Little trouble since chief left

Monday, December 11, 2006
Oran resident Bill Hudgens discussed his views of the police situation in Oran. (Fred Lynch)

ORAN, Mo. -- Oran is peaceful enough that the small Scott County town may not even need its own police force, the way local resident Bill Hudgens sees it.

Hudgens and other Oran residents are wondering where rumors of crime in the town are coming from.

"I didn't know we had a problem before," Hudgens, a local resident for 50 years, said Saturday as he drank coffee at an Oran convenience store. "I don't see a problem. It's been quiet and peaceful, as far as I can tell."

Oran has been without any in-house police presence since Nov. 7, when then-chief of police Marc Tragesser and the rest of the city's three-member police force resigned. Tragesser took over as chief in July 2005, sparking a controversy that pitted community members against each other: supporters of the chief and his detractors. What was at issue was Tragesser's more strict style of law enforcement.

The city is now looking to hire two full-time police officers to staff Oran's police force. The application period ended Nov. 21, and the city clerk's office said the applications have been forwarded to Mayor Tom Urhahn. Urhahn declined to comment for this article, saying he wants the town to move on.

The Oran Board of Aldermen's next regular meeting is Tuesday night.

Hudgens shares the mayor's desire to move on. He says the attention given to the Tragesser troubles cast the town in a negative light, and reports in local media outlets like the Southeast Missourian and KFVS12 were the primary culprits, he said.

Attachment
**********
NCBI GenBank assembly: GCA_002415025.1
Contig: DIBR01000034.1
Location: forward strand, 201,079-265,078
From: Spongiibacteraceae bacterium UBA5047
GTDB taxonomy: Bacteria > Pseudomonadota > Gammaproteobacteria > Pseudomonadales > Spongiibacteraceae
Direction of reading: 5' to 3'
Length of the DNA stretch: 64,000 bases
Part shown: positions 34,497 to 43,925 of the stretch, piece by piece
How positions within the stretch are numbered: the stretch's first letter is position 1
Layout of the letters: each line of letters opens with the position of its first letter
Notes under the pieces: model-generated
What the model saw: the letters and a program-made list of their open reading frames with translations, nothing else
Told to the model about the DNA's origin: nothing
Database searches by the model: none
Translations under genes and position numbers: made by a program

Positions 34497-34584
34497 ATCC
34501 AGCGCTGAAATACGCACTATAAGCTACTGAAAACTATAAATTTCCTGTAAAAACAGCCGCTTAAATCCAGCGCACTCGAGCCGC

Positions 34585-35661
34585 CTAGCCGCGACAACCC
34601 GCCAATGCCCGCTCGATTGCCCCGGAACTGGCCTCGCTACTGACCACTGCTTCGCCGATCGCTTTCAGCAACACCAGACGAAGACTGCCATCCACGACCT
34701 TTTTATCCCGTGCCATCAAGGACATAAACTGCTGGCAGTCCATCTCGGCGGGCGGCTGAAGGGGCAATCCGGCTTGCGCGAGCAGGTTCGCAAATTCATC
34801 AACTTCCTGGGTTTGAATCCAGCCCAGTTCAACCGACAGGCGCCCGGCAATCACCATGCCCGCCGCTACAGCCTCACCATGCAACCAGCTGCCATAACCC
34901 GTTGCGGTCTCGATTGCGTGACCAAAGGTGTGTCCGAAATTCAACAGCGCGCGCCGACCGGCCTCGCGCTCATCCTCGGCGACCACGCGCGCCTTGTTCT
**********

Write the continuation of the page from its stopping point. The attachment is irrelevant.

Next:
Hudgens said the tenor in Oran has improved in the last month, but it's still too early to tell if things will go back to the way they were before Tragesser's time in Oran.

"I don't think some things will ever get back to normal," Hudgens said. But he's glad Tragesser is gone.

Jeannie and Perry Bollinger are glad to be rid of the former chief, too. Like Hudgens, they criticized the local media outlets for their reporting of the situation, and like Hudgens they say the mood in Oran has improved since the chief left to take a job as a Mississippi County sheriff's deputy.

"We wish him luck in Mississippi County," the Bollingers said.

Since the police force resigned the Scott County Sheriff's Department has been responsible for patrolling and responded to calls in Oran. Sheriff Rick Walter said Saturday that he had heard rumors of crimes like shootings, domestic assault and robberies in Oran, but to his knowledge there was no truth to them.

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